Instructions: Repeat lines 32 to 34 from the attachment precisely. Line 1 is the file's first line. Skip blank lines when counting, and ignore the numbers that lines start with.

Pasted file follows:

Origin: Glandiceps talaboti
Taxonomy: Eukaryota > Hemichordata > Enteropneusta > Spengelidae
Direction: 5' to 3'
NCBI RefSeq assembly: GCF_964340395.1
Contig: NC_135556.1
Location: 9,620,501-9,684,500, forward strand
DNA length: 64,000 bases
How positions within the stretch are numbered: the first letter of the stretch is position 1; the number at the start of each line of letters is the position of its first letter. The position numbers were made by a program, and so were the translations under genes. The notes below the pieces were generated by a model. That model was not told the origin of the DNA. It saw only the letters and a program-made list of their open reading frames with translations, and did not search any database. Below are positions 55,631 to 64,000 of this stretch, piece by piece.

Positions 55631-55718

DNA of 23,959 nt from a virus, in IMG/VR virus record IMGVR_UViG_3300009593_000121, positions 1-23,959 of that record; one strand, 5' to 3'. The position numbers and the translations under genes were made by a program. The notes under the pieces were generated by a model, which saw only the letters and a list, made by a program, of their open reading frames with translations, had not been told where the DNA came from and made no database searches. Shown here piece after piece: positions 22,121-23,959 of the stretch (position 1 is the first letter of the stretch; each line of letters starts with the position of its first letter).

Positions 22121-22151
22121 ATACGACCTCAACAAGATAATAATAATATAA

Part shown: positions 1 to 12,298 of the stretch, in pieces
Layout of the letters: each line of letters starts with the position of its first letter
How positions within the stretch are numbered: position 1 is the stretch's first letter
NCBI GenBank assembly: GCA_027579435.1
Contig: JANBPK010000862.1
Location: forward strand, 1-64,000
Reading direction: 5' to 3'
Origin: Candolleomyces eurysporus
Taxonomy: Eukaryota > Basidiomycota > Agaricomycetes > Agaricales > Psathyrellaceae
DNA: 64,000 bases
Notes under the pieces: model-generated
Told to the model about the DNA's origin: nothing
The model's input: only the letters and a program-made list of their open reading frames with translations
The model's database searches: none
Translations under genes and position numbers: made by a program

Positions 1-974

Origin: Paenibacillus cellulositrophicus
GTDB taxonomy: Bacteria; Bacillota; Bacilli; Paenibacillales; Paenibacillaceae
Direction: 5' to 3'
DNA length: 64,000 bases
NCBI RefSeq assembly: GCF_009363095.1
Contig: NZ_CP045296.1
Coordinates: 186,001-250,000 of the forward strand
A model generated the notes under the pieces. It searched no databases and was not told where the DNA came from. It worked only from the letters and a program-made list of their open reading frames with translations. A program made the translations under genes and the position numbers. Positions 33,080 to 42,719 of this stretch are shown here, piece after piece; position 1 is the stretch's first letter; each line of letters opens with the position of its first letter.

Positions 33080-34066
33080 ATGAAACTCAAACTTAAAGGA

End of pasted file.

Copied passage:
DNA length: 64,000 bases
NCBI RefSeq assembly: GCF_009363095.1
Contig: NZ_CP045296.1